Years ago, after my mom moved to assisted living, I reluctantly began the task of going through years and years of accumulated “stuff” in order to get the house ready for sale. It was a task I dreaded with every fiber of my being and to say I honed my procrastination skills throughout would be an understatement.

We All Have a Life Story

There are certain aspects of that experience that stand out more than others, and one of those was cleaning out Mom’s office. Sifting through everything from decades old bills, cards and files, to documents that marked significant milestones in her life – her divorce decree and mortgage paperwork. Years worth of experiences and memories in that room, and I sorted through each piece of paper wanting to be sure I didn’t inadvertently toss something of particular sentimental value.

One exceptionally poignant moment came when I stumbled across a fairly ordinary looking legal pad and noticed the first couple of pages contained Mom’s handwriting. As I read it, I realized she had been writing down her life story. It was clear that she was already having some difficulty when she began to record these memories from her childhood. Some of the sentences were unclear, and the handwriting a bit askew. This was the first time I knew for sure that she must have recognized she was slipping – thus the desire to chronicle these moments in time. Unfortunately, she didn’t get very far.

Mining for Treasures

Whether we’ve given it much conscious thought or not, most of us would like to leave a legacy behind for future generations, and for the world as a whole. One great way to help your loved one tell his or her story is to pose some thought provoking questions, then just sit back and listen. Record their answers on paper, or better yet, make a video or audio recording – there’s something very special about hearing that voice when you find yourself missing them.

Karl Pillemer, Professor of Human Development at Cornell University and founder of The Legacy Project suggests using these six conversation starters to unearth nuggets of wisdom from parents and grandparents.

1. If a young person asked you, “What have you learned in your ____ years in this world,” what would you tell him or her?

2. Some people say that they have had difficult or stressful experiences but they have learned important lessons from them. Is that true for you? Can you give an example?

3. As you look back over your life, do you see any “turning points”; that is, a key event or experience that changed the course of your life or set you on a different track?

4. What would you say you know now about living a happy and successful life that you didn’t know when you were twenty?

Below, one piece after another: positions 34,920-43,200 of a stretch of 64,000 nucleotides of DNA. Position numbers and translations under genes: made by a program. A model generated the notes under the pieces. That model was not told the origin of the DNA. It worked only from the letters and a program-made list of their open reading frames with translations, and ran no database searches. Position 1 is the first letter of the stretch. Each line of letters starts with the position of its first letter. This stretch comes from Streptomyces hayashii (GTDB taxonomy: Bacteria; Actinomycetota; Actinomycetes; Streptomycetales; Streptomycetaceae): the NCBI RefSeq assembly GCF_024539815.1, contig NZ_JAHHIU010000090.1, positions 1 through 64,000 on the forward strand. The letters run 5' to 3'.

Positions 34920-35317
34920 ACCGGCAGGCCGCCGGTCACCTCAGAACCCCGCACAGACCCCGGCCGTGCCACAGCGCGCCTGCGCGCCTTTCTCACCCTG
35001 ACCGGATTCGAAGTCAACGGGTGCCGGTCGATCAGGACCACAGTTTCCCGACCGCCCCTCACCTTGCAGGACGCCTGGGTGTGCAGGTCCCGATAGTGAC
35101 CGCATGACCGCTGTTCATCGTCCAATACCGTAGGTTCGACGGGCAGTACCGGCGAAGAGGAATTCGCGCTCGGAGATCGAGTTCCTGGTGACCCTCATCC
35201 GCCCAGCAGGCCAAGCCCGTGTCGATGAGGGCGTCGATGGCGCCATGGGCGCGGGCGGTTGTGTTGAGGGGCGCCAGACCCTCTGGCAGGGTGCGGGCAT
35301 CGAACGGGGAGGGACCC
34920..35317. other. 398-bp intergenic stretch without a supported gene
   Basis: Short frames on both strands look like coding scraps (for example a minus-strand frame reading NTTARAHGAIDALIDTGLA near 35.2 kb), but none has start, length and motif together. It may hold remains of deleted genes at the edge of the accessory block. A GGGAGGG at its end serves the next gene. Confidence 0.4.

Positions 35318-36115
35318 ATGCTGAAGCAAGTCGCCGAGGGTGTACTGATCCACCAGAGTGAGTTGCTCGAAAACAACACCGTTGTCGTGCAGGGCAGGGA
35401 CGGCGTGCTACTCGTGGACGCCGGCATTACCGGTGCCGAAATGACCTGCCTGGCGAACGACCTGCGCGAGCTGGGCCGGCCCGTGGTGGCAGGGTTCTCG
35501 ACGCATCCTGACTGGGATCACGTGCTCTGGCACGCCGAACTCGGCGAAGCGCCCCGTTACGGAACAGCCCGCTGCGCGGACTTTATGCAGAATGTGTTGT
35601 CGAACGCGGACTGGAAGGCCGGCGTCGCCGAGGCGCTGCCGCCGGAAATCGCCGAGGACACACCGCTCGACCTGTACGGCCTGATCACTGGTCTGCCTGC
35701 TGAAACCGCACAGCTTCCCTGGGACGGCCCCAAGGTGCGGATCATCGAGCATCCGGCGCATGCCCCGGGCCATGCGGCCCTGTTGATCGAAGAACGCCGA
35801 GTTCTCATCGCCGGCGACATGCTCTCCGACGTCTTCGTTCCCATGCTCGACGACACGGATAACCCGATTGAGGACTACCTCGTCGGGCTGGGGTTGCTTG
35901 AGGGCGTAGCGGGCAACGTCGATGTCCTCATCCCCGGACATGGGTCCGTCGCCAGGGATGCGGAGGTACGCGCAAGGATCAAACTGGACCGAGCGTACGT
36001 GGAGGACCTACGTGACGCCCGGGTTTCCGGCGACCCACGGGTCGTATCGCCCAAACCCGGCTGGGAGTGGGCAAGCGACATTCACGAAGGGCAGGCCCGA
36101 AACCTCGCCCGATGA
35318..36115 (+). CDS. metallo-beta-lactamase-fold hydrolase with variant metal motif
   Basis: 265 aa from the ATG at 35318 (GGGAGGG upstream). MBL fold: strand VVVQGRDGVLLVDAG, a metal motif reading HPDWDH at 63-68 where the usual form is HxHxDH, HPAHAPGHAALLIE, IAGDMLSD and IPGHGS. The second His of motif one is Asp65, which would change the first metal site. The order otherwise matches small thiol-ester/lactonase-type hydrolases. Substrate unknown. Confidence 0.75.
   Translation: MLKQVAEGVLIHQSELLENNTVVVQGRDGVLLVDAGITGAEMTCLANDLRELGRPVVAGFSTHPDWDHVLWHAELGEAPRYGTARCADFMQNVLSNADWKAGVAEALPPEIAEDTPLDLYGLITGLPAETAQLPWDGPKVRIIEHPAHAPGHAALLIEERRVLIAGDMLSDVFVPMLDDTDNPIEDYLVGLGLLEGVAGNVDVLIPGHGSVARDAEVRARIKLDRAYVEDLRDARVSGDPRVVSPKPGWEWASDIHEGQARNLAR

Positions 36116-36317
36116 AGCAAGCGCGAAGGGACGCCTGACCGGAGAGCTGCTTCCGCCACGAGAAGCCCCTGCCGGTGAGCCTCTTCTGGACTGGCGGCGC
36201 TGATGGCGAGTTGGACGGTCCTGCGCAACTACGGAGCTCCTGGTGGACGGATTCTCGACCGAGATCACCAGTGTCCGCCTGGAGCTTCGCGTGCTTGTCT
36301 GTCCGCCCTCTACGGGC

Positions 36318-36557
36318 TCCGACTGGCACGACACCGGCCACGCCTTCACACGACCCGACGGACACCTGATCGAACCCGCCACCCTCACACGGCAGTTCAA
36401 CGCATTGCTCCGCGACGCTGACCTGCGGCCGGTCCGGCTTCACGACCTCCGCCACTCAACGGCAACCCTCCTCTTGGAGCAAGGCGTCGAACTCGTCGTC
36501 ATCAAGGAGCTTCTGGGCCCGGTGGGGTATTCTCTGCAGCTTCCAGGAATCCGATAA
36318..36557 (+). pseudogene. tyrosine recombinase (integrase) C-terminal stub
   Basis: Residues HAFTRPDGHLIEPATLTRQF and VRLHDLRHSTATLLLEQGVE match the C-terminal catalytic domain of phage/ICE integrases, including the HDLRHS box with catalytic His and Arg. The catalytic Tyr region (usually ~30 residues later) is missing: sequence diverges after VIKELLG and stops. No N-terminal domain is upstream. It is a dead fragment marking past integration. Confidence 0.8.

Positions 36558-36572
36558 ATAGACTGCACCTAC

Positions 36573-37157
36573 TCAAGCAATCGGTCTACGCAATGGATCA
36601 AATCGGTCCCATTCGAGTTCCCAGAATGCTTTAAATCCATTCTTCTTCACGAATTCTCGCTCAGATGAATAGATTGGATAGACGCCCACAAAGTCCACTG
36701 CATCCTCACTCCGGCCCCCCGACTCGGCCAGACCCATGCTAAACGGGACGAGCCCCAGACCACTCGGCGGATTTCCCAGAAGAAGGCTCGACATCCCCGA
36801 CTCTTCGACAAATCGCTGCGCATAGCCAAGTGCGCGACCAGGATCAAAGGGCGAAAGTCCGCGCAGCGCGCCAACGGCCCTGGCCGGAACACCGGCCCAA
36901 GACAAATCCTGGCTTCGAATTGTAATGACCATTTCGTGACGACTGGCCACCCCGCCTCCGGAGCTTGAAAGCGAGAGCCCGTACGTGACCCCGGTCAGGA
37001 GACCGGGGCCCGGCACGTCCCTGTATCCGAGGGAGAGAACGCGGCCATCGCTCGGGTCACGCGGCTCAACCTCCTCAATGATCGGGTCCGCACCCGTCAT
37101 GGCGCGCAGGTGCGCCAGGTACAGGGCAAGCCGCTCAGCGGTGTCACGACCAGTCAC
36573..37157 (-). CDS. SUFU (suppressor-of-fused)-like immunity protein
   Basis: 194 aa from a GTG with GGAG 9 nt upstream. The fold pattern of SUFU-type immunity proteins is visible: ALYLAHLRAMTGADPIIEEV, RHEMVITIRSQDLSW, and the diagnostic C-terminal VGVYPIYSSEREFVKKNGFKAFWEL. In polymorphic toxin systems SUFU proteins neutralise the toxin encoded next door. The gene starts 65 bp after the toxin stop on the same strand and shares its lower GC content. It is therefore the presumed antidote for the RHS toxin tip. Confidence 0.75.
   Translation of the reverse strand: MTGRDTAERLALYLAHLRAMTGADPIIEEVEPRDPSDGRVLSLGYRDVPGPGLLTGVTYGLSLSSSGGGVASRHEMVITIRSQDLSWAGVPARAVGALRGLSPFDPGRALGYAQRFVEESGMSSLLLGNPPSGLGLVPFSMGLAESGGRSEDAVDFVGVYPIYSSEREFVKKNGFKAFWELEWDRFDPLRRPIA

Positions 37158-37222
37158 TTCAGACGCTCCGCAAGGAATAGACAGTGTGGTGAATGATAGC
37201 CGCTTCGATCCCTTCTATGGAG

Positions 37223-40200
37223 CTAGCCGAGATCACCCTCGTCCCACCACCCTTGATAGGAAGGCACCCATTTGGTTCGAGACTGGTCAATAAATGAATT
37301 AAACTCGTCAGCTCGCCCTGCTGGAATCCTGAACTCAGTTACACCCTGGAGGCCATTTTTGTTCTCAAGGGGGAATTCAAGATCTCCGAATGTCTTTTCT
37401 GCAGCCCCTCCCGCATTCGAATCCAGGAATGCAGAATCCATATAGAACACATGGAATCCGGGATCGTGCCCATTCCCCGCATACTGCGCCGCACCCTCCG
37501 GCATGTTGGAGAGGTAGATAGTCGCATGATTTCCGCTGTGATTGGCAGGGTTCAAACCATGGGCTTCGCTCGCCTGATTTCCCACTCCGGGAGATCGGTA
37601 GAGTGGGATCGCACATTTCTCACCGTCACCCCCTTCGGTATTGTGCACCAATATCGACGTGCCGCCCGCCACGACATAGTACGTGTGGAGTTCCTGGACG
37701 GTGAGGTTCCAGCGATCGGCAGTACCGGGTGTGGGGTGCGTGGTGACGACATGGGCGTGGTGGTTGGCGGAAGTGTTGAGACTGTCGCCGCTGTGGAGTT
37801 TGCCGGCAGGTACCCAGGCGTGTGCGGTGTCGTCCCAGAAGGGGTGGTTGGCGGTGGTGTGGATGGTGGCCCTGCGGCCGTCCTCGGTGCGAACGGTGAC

5. What can younger people do to avoid having regrets later in life?

6. What would you say are the major values or principles that you live by?

Don’t Wait to Get Started

One bit of advice, do this sooner than later. Whether you use the questions listed above or create your own, there’s no time like the present. These are the things that are easy to put off until another day, and before we know it, the opportunity is gone.

For lessons on every topic from love and marriage, raising children, and faith, to aging well, living with loss, and finding happiness, visit The Legacy Project. There you will find words of wisdom and bits of practical advice collected from over 1,500 older Americans (age 70 and up) over the past nine years. I can’t think of a better way to honor the generations that came before us.

Have you interviewed a loved one? What tips can you suggest? We’d love to hear your ideas!


  1. Elaine Mansfield

    This is always such a good idea. My husband and I did a StoryCorp interview 5 months before he died. It was so full of love and tenderness, since we knew that he wouldn’t live long. I teased when the interview was done: “You finally got just what you wanted. I ask you a few questions and you get to do all the talking.” The CD is valued by my sons and others, but I think it means the most to me because I was there, asking those questions, and feeling the preciousness of love and the fragility of life..
    Thanks for this great post, Ann.

  2. Ann

    Thanks for the feedback, Elaine. I catch StoryCorp almost every morning on my way to work. Absolutely love those interviews; how fortunate you were to be a part of that. Recently, I heard a teenage daughter and her developmentally disabled mother interview each other; it moved me to tears. Incredible stories. 🙂

  3. NSW retirement villages

    Interesting read! Thank you for sharing such great and informative ideas here. Nice share!!

    • Ann Napoletan

      Thank you for the feedback; I’m glad you found it useful. ~Ann

  4. Kathy

    We too sifted through piles of documents before our mom moved to assisted living. In the process we found scraps of paper with incomplete thoughts. She was trying to assemble family lore and history for us. Thanks for the information and reminder.It’s time for me to start my story.

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